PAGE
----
SPRINGFIELD — The Illinois House turned back a push Wednesday by Chicago lawmakers to place limits on who could get the right to carry loaded guns in public.

In the latest test vote aimed at determining support for various gun control measures, a proposal that would have allowed county sheriffs to screen who could get concealed carry permits received just 31 "yes" votes to 76 "no" votes.

During more than an hour of sometimes contentious debate, opponents said sheriffs and the Illinois State Police should not get to weigh in on the permit process if a person qualifies for a permit.

State Rep. Jerry Costello, D-Smithton, said police could unfairly deny applications or even play favorites and approve applications only to certain people.

"We don't need bureaucrats issuing these permits to their friends," Costello said.

Illinois lawmakers are operating under a federal appeals court decision issued in December to bring Illinois in line with 49 other states when it comes to allowing citizens to carry concealed weapons. The court gave the General Assembly until early June to comply.

The decision has left Chicago-area lawmakers fighting to limit who can get permits and where guns can be taken because of concerns about gun violence in the state's largest city.

The U.S. Supreme Court's decision to not hear a case on a similar concealed carry law in New York had them hoping the concept could work in Illinois.

"More guns are not the answer to the city's gun violence problem," said state Rep. Kelly Cassidy, D-Chicago.

"We have a serious gun violence problem," added state Rep. Christian Mitchell, D-Chicago.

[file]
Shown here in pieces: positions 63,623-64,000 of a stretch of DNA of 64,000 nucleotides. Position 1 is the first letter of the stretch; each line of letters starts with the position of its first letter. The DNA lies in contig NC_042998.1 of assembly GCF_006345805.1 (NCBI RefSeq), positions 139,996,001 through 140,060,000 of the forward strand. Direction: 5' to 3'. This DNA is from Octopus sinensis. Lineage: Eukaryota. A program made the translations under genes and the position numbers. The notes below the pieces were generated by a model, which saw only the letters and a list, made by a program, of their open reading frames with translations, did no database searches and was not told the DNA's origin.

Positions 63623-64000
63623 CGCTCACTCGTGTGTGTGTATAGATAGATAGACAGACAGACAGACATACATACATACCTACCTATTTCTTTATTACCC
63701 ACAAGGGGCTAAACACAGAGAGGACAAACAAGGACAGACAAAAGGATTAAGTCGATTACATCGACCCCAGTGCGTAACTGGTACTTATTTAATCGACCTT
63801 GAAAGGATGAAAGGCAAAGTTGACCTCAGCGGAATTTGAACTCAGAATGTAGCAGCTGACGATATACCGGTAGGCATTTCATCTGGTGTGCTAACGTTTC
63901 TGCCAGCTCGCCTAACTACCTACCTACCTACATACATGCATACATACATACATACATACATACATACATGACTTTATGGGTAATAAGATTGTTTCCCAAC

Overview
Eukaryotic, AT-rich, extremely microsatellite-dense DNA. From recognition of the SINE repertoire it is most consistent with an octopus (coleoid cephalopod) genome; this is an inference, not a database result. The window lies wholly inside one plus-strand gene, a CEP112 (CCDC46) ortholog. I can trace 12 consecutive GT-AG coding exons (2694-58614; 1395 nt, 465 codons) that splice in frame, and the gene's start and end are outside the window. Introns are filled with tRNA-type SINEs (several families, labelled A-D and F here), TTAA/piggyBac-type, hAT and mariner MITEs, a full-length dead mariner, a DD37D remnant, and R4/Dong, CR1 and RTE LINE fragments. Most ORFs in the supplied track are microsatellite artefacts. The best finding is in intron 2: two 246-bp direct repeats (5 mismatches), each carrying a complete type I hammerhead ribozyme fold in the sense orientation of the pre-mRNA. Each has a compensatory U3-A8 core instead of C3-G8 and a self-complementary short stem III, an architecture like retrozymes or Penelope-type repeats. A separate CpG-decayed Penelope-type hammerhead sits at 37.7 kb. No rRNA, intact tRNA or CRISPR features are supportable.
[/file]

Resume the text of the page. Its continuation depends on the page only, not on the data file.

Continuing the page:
State Rep. Brandon Phelps, D-Harrisburg, however, said the proposal also left open the possibility that gun rights opponents could set unreasonably high fees for concealed carry permits.

"This could eventually be a thousand-dollar permit," Phelps said. "There's a lot of bad things going on with this bill."

State Rep. Mike Bost criticized Chicago lawmakers for pushing the bill to the full House without moving it through the regular legislative process.

"My gosh, people, don't you think the people of Illinois are tired of things like this?" Bost asked.

Later, when the Murphysboro Republican continued complaining about the measure, freshman state Rep. Scott Drury, D-Highwood, called out Bost for yelling out of turn.

"We don't want somebody like that carrying a concealed weapon," Drury said.

Both men later apologized for their behavior.

The legislation is House Bill 831.

I'm the city editor at the Quad-City Times. You can reach me at dbowerman@qctimes.com or 563-383-2450.

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